obit: abrupt but not unpredictable

I haven’t heard back from the prospective buyer yet. Which makes me think my business whiz hasn’t sent him the model yet. Which is bad.

At the bottom of their deepest hearts of hearts, at the level of instinct, people seem to carry a sticky expectation of spontaneous combustion, mothers who pluck cars off of their threatened children, visits from celestial beings, shapechangers, and animals who speak human languages. It’s in the blood, these vagaries of of human history, and while they are alarming, they feel appropriate. (Possibly not the bit with the car, but metaphorically I’m fairly certain I’m still on solid ground.) Death, however, we don’t seem to properly fathom death. It shocks us into denial, into a rejection of facts, on a level that is almost the antithesis of every day miracles. Nobody apparently expects death, even when seen approaching from far away. There just doesn’t seem to be a framework in place, so instead we gather in loose groups, wear culture appropriate colours that feel outdated and fail utterly to write the music we need to capture our fallen friends.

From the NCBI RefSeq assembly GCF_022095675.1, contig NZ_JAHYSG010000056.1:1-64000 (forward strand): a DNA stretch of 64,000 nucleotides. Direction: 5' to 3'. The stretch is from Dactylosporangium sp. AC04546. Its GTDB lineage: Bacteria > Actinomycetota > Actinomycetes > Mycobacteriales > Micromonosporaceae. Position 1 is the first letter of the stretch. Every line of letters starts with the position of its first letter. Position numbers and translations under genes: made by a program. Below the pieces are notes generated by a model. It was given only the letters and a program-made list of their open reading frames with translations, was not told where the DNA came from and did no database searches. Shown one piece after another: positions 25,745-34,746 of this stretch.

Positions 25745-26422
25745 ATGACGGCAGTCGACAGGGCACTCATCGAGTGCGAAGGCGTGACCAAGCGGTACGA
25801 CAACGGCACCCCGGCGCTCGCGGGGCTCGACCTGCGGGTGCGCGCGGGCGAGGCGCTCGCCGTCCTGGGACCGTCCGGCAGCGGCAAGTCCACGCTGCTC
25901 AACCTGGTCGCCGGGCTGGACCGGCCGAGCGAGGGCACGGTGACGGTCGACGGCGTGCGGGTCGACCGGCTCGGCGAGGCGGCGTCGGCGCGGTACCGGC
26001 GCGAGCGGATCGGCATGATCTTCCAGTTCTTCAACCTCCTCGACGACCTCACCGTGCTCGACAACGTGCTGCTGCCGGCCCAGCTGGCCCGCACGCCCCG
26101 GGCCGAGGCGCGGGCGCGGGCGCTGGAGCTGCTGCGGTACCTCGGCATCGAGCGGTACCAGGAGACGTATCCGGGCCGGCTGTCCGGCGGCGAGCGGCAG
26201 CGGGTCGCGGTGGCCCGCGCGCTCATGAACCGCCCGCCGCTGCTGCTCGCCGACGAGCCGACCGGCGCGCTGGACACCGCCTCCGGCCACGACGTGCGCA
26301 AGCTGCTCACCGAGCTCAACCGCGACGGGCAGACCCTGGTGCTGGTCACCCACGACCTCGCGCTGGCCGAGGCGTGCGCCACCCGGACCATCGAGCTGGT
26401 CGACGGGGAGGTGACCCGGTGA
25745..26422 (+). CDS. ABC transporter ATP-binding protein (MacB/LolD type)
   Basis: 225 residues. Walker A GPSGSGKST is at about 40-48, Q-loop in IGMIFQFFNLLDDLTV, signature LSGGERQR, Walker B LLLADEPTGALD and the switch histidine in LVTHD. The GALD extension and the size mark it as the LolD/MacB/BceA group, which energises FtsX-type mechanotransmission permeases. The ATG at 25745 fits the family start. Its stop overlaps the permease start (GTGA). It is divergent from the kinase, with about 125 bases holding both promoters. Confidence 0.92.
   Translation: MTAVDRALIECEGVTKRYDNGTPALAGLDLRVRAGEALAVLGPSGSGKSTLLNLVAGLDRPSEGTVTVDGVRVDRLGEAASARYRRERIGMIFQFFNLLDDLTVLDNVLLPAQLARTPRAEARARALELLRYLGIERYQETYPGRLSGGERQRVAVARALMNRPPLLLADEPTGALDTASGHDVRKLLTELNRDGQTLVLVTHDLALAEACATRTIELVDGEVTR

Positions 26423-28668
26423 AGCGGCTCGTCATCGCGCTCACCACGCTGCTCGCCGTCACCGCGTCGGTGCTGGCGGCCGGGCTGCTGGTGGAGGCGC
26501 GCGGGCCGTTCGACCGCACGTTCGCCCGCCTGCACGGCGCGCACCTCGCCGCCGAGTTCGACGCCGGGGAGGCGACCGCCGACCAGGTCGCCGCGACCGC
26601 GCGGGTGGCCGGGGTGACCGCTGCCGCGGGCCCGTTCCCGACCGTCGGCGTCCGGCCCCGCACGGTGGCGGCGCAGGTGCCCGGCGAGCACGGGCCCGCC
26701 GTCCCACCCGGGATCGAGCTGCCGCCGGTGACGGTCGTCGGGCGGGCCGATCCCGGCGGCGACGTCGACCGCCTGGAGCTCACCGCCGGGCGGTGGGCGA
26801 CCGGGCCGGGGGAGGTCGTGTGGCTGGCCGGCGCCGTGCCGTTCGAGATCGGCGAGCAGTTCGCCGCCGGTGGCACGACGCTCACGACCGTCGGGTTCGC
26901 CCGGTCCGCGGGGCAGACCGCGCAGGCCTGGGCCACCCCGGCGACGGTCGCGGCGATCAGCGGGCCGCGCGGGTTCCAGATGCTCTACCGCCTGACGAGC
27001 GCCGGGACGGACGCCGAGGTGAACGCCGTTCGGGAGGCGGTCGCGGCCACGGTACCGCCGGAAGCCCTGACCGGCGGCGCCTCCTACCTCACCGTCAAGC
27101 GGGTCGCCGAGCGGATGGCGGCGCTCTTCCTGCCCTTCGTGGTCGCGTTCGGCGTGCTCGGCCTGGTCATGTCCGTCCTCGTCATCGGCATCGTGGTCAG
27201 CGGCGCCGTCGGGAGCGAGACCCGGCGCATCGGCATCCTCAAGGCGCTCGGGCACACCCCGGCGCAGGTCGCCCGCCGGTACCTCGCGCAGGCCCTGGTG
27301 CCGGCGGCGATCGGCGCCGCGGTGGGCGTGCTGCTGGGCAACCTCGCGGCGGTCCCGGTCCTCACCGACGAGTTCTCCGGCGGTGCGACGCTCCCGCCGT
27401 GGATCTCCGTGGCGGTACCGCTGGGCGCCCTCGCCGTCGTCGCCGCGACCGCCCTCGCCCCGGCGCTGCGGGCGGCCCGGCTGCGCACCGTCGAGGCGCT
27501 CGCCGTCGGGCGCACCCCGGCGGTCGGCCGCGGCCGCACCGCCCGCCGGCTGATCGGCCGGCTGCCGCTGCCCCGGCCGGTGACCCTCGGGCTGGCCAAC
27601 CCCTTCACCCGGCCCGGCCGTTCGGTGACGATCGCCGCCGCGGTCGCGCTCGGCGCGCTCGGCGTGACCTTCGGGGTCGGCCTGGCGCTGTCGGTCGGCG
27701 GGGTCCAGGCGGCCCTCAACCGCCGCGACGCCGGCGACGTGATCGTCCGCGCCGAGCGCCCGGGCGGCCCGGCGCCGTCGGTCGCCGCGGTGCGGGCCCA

Part of me wishes to hide inside gaudy and glaring jokes about how T. Paul still owes me money or that now we’ll never move in together because I could never introduce my mother to a dead man, but they’re all the same – dishonest escapes shutting away what I will only have to deal with later. Really I already miss him in ways that will never noted in any obituary. Yes, people will benevolently talk about how wrenchingly he’s influenced Vancouver with his events, MC’ing, poetry and black-coffee solicitousness, his shining rhinestone humour, his unexpected grace with children, and the fun trapped in his Tom Waits paintings or even his retro trademark hair, (mentioned in the first piece of my writing ever properly published), but his cologne will go unacknowledged, the way it would scoff at showers, insisting on clinging for days, after even the briefest hug. It used to drive me crazy later, how I would turn and expect to see him, only to discover he was merely a rockabilly ghost fighting to haunt my clothing.

I caught myself wishing today that there was some way to publicily wear what I’m carrying in my heart, that we had an updated version of shaving off eyebrows, just to make this day different. Some way to mark the change in my life. My friend is dead, I want there to be a ripple, an outward effect that is more than his invisible absence. Otherwise it will only be like he has moved away, taken up residence in some other city, and that isn’t fair at all. He was a rarity, a revelation of whack-job positive influence, more Vegas than Vegas, baby. He deserves to be missed.

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